4 Replies Latest reply on Mar 30, 2009 8:12 AM by philmodjunk

    Server Runs "Perform on Open" Script

    philmodjunk

      Summary

      Server Runs "Perform on Open" Script

      Description of the issue

      FMS 10 on Windows Server 2003, sp2 I'm not sure if this is a bug or simply behavior I didn't expect. After getting a series of errors logged after test running a schedule set to perform a Filemaker Script, I did some experimenting. I created a simple script that modified a few fields that I could easily examine to confirm whether the script ran correctly.In File options, this file is set to run a script called "Log In" when the file is opened. The test script does not refer to "Log In" in any way.I created a schedule in FMS to run the test script.I ran the schedule and examined the log.I found the following error: Schedule "server test" scripting error (4) at "filename : Log In : Open File".I then used File Options to deselect "Log In" as a Perform on open script and repeated the above test.No errors were found in the log. Apparently, server triggers any script set to Perform on Open automatically. Is this expected behavior? As far as I know there is no way to detect that the script is being performed by server instead of a client. Therefore, if this is expected behavior, it severely limits my ability to use server to schedule a script.

        • 1. Re: Server Runs "Perform on Open" Script
          TSGal

          PhilModJunk:

           

          Thank you for your post.

           

          When FileMaker Server opens a file for hosting, it is not opening the database as a client.  FileMaker Server is merely acting as a conduit for the FileMaker Pro clients so that they can open the database remotely, so FileMaker Server itself does NOT run the On Open script when it opens the file.  However, when the Script schedule runs, the thread that runs the schedule acts as a FileMaker Pro client, and thus runs the On Open (and On Close) scripts.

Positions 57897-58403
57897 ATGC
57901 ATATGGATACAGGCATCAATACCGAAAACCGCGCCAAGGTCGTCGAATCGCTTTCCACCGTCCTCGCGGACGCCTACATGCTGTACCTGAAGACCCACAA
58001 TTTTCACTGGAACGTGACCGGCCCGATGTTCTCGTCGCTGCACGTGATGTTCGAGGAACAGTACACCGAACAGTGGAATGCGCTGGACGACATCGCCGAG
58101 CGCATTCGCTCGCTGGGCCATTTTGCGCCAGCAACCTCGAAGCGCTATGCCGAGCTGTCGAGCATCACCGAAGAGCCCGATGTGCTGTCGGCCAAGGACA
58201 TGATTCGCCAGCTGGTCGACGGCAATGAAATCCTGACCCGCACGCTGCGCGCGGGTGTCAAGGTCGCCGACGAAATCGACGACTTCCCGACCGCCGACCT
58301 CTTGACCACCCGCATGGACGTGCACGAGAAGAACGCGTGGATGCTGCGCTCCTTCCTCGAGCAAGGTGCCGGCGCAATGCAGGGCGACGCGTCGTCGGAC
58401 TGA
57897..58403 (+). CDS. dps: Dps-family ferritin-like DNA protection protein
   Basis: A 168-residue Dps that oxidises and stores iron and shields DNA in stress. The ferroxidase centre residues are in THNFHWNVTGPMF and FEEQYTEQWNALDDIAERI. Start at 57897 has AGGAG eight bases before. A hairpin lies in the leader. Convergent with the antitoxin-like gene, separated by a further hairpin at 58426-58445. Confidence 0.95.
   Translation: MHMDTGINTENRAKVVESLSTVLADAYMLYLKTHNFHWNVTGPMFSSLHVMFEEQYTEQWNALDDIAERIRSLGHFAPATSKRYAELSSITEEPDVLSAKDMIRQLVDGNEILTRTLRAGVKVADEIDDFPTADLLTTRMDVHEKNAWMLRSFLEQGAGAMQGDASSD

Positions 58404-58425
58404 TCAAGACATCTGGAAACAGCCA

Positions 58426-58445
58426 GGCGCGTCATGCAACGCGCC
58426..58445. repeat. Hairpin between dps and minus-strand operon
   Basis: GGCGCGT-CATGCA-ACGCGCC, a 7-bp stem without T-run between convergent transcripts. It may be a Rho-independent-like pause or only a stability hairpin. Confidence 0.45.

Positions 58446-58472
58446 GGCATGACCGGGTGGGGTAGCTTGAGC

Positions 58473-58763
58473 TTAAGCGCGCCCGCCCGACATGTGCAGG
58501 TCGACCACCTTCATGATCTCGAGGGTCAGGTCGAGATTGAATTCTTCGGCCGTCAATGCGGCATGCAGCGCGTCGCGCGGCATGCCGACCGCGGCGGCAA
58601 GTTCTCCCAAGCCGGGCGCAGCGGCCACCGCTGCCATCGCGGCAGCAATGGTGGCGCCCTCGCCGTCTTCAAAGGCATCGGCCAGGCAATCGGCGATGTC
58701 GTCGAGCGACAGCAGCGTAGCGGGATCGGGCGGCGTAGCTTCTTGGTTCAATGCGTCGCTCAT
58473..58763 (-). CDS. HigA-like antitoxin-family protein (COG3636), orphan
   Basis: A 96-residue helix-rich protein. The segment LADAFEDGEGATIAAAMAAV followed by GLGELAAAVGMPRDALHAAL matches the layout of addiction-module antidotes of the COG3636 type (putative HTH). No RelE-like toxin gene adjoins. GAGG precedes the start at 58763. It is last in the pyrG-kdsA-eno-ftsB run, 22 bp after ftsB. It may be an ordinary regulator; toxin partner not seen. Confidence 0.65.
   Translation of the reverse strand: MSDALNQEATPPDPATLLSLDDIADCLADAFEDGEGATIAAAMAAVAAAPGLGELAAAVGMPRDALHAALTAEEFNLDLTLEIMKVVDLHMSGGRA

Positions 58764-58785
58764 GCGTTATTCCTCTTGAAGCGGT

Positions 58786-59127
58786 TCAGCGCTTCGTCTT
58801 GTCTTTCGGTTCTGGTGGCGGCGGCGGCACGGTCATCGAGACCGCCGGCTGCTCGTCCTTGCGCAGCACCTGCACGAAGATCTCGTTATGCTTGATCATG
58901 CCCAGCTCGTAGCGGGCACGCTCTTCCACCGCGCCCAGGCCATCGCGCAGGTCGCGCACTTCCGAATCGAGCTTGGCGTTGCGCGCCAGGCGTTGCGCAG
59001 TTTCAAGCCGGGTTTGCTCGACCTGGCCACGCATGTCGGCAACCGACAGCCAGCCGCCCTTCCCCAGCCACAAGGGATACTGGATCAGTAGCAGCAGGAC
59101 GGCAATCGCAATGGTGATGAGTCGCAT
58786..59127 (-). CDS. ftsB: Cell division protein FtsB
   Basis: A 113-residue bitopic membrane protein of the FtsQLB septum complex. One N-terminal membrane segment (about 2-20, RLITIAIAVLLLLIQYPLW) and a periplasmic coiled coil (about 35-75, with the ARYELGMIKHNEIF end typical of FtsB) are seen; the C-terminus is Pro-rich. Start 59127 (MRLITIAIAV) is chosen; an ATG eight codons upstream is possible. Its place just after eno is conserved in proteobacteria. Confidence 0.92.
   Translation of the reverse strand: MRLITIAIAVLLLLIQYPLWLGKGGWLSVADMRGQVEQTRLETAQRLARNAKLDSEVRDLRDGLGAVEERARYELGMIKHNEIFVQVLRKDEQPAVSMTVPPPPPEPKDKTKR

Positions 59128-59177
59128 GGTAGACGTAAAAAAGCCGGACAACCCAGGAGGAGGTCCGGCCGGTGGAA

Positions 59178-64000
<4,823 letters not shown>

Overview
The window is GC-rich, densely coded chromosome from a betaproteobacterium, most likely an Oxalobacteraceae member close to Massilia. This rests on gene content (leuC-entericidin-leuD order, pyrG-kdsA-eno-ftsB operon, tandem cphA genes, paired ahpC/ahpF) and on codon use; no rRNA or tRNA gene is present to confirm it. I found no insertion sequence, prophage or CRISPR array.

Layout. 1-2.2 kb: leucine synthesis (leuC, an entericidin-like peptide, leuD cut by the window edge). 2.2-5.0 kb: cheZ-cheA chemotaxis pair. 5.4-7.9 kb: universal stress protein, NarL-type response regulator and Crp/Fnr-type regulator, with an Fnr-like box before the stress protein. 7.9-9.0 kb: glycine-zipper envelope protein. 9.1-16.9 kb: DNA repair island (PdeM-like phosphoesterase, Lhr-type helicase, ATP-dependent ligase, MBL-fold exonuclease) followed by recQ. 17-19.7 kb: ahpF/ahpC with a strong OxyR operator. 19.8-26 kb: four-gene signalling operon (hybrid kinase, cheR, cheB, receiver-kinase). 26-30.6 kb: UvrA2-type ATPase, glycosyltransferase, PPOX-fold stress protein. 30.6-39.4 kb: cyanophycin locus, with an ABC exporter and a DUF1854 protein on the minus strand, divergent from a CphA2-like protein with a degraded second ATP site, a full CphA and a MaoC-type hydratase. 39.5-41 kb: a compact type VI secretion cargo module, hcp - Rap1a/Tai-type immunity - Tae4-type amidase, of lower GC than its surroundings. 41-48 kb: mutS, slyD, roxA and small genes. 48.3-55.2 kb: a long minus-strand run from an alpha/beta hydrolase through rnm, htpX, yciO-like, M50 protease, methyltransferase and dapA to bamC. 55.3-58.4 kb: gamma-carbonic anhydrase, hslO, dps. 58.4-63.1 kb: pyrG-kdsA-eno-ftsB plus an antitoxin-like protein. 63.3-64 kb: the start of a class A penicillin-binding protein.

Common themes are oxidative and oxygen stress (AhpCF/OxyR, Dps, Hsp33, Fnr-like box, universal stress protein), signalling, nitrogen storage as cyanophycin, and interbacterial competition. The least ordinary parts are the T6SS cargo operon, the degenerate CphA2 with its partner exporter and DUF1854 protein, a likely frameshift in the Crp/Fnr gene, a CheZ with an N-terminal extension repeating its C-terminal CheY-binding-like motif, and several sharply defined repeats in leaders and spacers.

TSGal

          FileMaker, Inc.

          • 2. Re: Server Runs "Perform on Open" Script
            philmodjunk
              

            And there lies the problem. My "on open" script may need to use server incompatible script steps that abort or otherwise interfere with the performance of the scheduled script scheduled script even gets started. As far as I know, there is no way for the on open script to determine if it was launched because a human user opened the file.

             

            Unless....

             

            Now that I think about it. Get(currentuser) probably returns a different value for a scheduled perform script thread than does a "client" machine no? And Get(accountname) may be even better. I'm not sure from what I read in the help file, but its worth some experimenting.

            • 3. Re: Server Runs "Perform on Open" Script
              philmodjunk
                

              Well I ran the test I mentioned in my previous post and will now accept this post as a solution to the issue.

               

              When the script is being performed by the server,

               

              Get(username) returns the name of the script being performed.

              Get(AccountName) returns Admin.

               

              Thus the script step...

               

              If [Get(UserName) = Get(ScriptName)]

               

              should enable me to keep "Perform on Open" scripts from executing when a schedule kicks off a script for me.

              • 4. Re: Server Runs "Perform on Open" Script
                philmodjunk
                  

                Correction,

                 

                When the script is launched by a server schedule, Get(UserName) returns the name of the Schedule, not the script.

                 

                Thus:

                 

                If[Get(UserName) = "ServerScheduleName"]

                 

                is the effective test to detect whether a script is being executed due to a scheduled script or by a human user's actions.